• Release tensions constructively. It is not unusual to feel overwhelmed at points during the process of self-exploration. At such times, there is an urgent desire to empty out the “negative” feelings. Emptying out or “venting” might take the form of screaming, or crying for hours, or sitting and staring, or restlessly pacing. Journaling is a constructive method of venting that not only allows for release, but often results in insight.
  • Learn to be alone and enjoy it. People often complain about being overwhelmingly lonely, fearing being alone particularly late at night. Here journaling is particularly helpful. The habit of expressing one’s feelings in honest words becomes habitual. The journal is like a friend who is always there, always willing to listen to whatever you want to talk about in any way you want to talk about it. The journal accepts you unconditionally — no judgments, just consistent encouragement: tell me more, tell me more, tell me more. In this light, it is possible to learn to understand and accept yourself with ever-expanding breadth and depth.
  • Get unstuck. Significant change is possible in therapy, but it is often met with resistance. Sooner or later, everyone gets bogged down. Journaling is particularly helpful as an aide to getting unstuck. Because problems are embedded in various contexts, dated journal entries enable you to pinpoint when, where, with whom, and what you were experiencing when you got “off track.” Once you have that information, you can explore what triggered the derailing or “stuckness.” Identifying triggers and contexts can offer opportunities to generate creative ideas for getting unstuck.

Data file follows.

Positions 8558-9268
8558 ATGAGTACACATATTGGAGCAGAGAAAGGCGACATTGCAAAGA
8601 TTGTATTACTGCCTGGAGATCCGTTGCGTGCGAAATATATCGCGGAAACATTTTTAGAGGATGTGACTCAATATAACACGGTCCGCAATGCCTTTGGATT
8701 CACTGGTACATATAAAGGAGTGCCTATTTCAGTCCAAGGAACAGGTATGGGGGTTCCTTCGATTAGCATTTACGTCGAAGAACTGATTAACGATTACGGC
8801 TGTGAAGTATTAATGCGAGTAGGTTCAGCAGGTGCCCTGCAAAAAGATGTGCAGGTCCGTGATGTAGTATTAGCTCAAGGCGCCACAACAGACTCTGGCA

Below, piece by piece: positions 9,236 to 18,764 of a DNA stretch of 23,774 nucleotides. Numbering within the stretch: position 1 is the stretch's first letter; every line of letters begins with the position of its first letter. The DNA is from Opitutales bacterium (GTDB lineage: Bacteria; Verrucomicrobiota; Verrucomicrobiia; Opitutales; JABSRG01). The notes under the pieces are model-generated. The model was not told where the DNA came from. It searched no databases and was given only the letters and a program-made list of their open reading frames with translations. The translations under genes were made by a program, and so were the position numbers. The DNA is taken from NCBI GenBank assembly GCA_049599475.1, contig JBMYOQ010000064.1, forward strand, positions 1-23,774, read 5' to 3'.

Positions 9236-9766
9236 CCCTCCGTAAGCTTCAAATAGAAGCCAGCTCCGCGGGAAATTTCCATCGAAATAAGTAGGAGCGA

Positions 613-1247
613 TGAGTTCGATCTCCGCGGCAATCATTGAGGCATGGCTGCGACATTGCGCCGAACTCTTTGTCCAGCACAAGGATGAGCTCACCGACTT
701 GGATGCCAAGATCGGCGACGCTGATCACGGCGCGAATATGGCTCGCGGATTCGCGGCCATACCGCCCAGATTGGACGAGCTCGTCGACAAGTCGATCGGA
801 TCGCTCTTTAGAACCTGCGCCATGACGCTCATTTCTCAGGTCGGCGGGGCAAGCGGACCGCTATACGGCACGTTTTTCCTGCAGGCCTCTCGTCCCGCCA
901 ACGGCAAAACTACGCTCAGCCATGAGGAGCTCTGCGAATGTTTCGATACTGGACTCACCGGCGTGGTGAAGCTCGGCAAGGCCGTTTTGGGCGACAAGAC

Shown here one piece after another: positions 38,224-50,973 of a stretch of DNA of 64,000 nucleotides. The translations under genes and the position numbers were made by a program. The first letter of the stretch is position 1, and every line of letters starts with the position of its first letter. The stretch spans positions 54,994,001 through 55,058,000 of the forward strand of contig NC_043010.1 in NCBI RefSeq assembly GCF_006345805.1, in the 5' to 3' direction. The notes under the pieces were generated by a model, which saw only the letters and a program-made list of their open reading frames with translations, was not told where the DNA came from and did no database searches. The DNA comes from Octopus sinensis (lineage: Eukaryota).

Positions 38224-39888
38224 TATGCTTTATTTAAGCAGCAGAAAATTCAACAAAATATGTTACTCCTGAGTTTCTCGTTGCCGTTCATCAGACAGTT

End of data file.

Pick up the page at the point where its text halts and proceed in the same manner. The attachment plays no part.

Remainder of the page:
• Assess progress over time. The desire to change is the primary reason people seek out and stay in therapy. Some changes are obvious, while others are not. Reading your journal, a record of the continuous flow of your vital personal experience, is an objective evaluator of significant change. It can help to read how you were, particularly at the beginning of your therapy, as compared to how you are today. When changes occur, the journal brings to life the process of making meaningful connections, like pieces of a six-dimensional puzzle fitting together into a clear and coherent whole.

 

APA Reference
Williams, G. (2006). On Keeping a Personal Journal. Psych Central. Retrieved on November 26, 2014, from http://psychcentral.com/lib/on-keeping-a-personal-journal/000738
Scientifically Reviewed
    Last reviewed: By John M. Grohol, Psy.D. on 30 Jan 2013
    Published on PsychCentral.com. All rights reserved.